Biosimilar drug developers will potentially gain some drug delivery leeway, according to proposed draft guidance issued by the FDA.
Regulators released the long-awaited draft guidance last week that would shape how all kinds of biosimilar drugs are tested and manufactured. And as In-pharmatechnologist.com reports, the lengthy documents contain a small question-and-answer section that appears to suggest some flexibility toward drug delivery approaches for biosimilar drugs.
For example, the original drug may have been sold in a vial, but the manufacturers could choose to market the biosimilar version as part of a pre-filled syringe or auto-injector device instead. The key? They'll have to supply studies that show that the added device or delivery mechanism is compatible with the biosimilar drug.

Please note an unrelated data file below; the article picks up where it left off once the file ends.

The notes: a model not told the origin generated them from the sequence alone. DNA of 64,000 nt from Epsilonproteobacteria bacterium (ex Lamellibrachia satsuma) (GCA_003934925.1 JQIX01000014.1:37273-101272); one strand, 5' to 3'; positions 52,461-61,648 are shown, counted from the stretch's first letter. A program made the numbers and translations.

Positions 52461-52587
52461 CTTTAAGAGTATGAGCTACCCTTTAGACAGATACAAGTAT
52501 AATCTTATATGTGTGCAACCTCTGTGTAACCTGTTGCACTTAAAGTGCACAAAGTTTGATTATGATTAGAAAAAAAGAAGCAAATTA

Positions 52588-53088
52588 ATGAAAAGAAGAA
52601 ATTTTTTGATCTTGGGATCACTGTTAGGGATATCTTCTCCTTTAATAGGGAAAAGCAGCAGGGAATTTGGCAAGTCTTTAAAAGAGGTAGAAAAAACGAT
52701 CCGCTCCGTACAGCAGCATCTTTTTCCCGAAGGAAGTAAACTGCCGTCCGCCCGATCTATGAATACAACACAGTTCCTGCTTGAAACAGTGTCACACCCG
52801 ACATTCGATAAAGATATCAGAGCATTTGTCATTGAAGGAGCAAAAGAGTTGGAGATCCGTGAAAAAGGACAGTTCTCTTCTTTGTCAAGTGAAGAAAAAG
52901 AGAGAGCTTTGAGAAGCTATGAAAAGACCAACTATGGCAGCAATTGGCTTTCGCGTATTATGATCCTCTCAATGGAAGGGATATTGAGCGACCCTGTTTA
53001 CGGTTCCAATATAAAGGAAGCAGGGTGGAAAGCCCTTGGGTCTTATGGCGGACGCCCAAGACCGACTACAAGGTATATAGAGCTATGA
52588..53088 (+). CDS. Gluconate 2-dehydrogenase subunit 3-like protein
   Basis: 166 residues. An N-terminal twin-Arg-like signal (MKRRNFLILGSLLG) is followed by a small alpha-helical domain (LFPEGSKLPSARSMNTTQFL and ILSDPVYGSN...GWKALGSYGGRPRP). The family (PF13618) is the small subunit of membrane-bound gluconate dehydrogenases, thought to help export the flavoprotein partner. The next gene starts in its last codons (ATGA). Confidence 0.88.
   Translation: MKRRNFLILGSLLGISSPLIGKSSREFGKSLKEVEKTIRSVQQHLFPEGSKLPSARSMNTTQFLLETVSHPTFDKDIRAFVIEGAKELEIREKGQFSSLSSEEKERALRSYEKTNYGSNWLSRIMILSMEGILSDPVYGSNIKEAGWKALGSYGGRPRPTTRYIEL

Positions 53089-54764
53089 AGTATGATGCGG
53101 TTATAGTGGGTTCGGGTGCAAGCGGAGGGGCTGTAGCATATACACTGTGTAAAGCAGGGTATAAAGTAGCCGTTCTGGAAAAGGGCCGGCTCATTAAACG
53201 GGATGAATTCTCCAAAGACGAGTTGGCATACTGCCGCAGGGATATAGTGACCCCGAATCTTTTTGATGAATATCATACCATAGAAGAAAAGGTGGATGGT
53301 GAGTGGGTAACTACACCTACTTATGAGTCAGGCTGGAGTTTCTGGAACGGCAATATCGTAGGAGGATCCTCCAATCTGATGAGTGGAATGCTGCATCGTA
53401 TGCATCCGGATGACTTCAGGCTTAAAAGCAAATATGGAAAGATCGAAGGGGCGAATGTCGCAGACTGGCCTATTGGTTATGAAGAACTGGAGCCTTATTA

The FDA will also want to know if an added delivery system/device creates too much work for patients or providers, according to the article. A change that's too drastic, in other words, risks regulatory rejection. What's more, certain delivery technology additions may lead the FDA to consider the biosimilar drug to be a combination product. That means companies would need to file a separate application and work through more regulatory hurdles, the article notes.
What does this mean for biosimilar manufacturers? Assuming the draft guidance becomes official, there is enormous opportunity for them to compete with the original drug by adding a delivery syringe, auto-injector or something similar that makes it unique. And if that addition makes the drug easier to use, then compliance rises and their product gains market share. But they should not try to be too bold, because there will likely be many regulatory rat traps that trigger unexpected hurdles.